There was Anton Kuerti, with his nimbus of unruly hair, in the auditorium of Walter Hall on a balmy Sunday afternoon looking for all the world like a latter-day Einstein. Except this was no theoretical physicist nor amateur musician but a man who has been called one of the truly great pianists of this century, a pianist who has been lionized in practically every one of the almost 40 countries he has played and whose name is very nearly synonymous with Beethoven’s great “Emperor” Concerto.
Surrounded by the principal players of the Toronto Symphony Orchestra as they deftly performed excerpts from Schubert’s Octet and Spohr’s Nonet, he surveyed the forest of hands that shot up in answer to his gently probing questions and fielded a volley of eager responses from young children and their families. It was quite an introduction to the first concert in Mooredale Concerts’ Music & Truffles series, one specifically designed to acquaint first-timers with classical music.
It is easy to forget, in taking a measure of the man — when that man is Anton Kuerti — that he is not simply a concert pianist par excellence. Impresario, talent scout, chief copywriter, principal website and ticketing strategist, entrepreneur: these are just some of the hats he has added to his repertoire after assuming the mantle of artistic director of Mooredale Concerts five years ago following the death of his wife, the cellist Kristine Bogyo.
The genesis of these concerts began in 1986 when their son Julian was ten years old and Bogyo was looking for a youth orchestra where the young violinist could further hone his skills. Then, as now, notes Kuerti dryly, “it’s very important and worthwhile to have as part of music education (but) there’s a scarcity of chamber music opportunities for outstanding young artists.”
By the second year, the ten children Bogyo started with when she decided to grow her own youth orchestra in the family’s living room, had trebled, prompting a move to Mooredale House. “Kristine had the knack for making young people love music and understand it,” Kuerti says, citing the letters parents and the young musicians themselves continue to write, even after they go on to professional careers.
In the intervening years, the single orchestra has blossomed into three. Clare Carberry, a fellow cellist, joined Bogyo 21 years ago and now conducts the intermediate orchestra. Bill Rowson conducts both the junior and senior orchestras while Kuerti himself leads the senior orchestra’s summer concert. Mooredale Concerts continues to provide opportunities and bursaries for those who need them.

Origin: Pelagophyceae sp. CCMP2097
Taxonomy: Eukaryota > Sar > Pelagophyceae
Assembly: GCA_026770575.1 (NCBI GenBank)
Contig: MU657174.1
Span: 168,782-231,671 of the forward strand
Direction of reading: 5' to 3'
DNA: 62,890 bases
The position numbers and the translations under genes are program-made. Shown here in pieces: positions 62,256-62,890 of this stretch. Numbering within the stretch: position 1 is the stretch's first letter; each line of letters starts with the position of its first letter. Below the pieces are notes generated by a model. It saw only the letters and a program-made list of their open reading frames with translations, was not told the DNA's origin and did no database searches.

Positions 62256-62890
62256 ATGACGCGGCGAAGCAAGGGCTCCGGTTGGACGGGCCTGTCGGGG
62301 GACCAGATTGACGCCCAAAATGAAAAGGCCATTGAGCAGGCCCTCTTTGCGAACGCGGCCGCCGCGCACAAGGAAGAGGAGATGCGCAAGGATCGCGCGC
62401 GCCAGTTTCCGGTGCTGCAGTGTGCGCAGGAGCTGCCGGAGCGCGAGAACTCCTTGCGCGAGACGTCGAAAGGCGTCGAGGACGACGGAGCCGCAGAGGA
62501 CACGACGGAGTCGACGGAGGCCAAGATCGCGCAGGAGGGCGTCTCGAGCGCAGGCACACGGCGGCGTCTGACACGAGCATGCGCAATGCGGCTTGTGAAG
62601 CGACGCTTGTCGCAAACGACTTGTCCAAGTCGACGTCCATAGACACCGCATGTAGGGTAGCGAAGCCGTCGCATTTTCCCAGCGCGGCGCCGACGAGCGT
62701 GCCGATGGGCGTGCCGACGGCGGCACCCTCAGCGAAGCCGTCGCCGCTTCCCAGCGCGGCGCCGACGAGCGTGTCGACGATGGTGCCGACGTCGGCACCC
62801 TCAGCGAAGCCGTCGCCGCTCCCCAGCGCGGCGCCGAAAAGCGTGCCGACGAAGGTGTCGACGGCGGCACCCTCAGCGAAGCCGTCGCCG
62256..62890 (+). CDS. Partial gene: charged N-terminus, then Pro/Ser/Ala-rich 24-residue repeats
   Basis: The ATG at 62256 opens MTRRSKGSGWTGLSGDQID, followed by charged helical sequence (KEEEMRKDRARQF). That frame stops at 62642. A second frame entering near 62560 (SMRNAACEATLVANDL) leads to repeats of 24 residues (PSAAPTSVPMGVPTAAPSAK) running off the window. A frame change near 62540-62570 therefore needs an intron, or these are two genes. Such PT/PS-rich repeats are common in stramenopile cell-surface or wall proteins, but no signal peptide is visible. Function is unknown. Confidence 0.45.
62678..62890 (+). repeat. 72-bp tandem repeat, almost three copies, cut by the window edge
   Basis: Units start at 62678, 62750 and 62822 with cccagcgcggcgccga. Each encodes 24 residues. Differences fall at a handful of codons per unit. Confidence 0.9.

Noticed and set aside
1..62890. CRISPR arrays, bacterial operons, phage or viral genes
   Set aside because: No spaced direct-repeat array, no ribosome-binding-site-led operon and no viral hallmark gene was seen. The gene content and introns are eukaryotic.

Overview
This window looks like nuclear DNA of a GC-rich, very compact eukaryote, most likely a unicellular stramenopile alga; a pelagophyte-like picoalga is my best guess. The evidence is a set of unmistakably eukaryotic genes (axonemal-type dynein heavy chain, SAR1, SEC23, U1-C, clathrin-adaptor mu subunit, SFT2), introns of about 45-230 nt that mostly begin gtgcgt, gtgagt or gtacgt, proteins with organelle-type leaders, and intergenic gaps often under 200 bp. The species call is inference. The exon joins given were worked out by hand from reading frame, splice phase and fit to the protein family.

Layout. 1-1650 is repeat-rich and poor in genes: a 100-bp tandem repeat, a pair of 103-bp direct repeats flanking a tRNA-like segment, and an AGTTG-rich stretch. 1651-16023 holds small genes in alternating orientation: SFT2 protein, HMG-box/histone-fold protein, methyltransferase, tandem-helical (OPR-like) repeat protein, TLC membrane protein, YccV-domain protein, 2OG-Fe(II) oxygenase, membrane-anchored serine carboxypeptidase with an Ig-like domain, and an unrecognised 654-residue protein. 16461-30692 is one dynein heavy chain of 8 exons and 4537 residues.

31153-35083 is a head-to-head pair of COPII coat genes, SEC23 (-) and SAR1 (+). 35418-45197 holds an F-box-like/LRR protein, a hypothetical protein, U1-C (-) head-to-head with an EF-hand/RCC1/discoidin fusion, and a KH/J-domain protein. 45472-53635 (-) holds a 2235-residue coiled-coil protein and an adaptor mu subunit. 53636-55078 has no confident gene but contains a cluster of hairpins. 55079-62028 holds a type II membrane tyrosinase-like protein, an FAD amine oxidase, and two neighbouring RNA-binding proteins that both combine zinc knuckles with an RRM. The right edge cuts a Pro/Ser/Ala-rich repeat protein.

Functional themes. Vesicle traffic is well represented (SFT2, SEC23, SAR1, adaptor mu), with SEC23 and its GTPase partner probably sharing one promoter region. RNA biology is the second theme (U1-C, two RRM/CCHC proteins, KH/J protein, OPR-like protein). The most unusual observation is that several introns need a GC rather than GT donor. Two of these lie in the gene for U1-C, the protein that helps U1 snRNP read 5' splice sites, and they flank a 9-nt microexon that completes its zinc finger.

The youth orchestras have an enviable reputation not just among the music teachers who entrust their young charges but among the young musicians themselves who, says Carberry, “experience the joy of performing but also make friends as well.” Bogyo’s sister Esther, whose own children have been a part of the orchestras, agrees: “It lets the kids see each other as very cool and that it’s okay to love music.”
Bogyo realized, from the outset, that it was crucial to the growth and development of the fledgling musicians not just to play, but also to listen. “Take Beethoven’s Fifth,” says Kuerti, “To you and me, it’s perhaps too well known, but everybody hears it for the first time. And every music lover should have a chance to hear it live.”
Thus was born the Concert Series as an opportunity to showcase home-grown talent, providing a platform for collaboration with artists such as Isabel Bayrakdarian and Measha Brueggergosman long before they became well known. Kuerti continues this fine tradition by inviting the winners of the Young Canadian Musicians Award, on which jury he sits, to perform in concert.
Whereas Bogyo concentrated on home turf with special attention to the Canadian landscape, Kuerti works from a broader palette, deepening the variety and range of works presented. When he invited nine of the Toronto Symphony Orchestra’s first chair players to open the current season in what would turn out to be a sold-out concert, they already had their work cut out for them. It was Kuerti who suggested that they play Schubert and Spohr.
“He’s a music scholar many times over,” says Christina Cavanagh, Mooredale Concerts’ managing director. Kuerti views his task as not merely one of programming an audience favourite such as Schubert, but giving an overlooked master like Spohr his due. “He was an incredible violinist himself and there is a lot of virtuoso writing in the Nonet,” Kuerti points out.
Only two words guide Kuerti’s programming: “Great music.” As an artistic director he is intent on “presenting something people will buy and love: some Canadian, so far as it’s really good, but also 20th and 21st century music.” And as with any impresario worth his salt, he also keeps a canny eye on breaking new ground.
A case in point: booking the Dali String Quartet for a concert next February. This young group, schooled in Venezuela’s El Sistema, focuses on Latin American music, in particular the work of Brazilian composer Heitor Villa-Lobos, but plays the traditional string quartet repertoire as well. Kuerti is just as enthusiastic about Pierrot Moonstruck, where poetry and mime will, for the first time, be married to piano music and the soprano voice in a program that evokes turn of the century Paris using music by Chopin, Fauré, Debussy and Ravel.
On December 4 Mooredale Concerts subscribers will be ushered into Koerner Hall to hear Kuerti play yet another concerto, Brahms’ Second, as part of an a program that also includes the composer’s Symphony No.4,when he reunites with Marco Parisotto and the Ontario Philharmonic. It will be another tribute to his stewardship of what began a quarter of a century ago as a mother’s quest and one woman’s act of creative imagination: the opening salvo in a continuing celebration of great music.
Rebecca Chua is a Toronto-based journalist who writes on culture and the arts.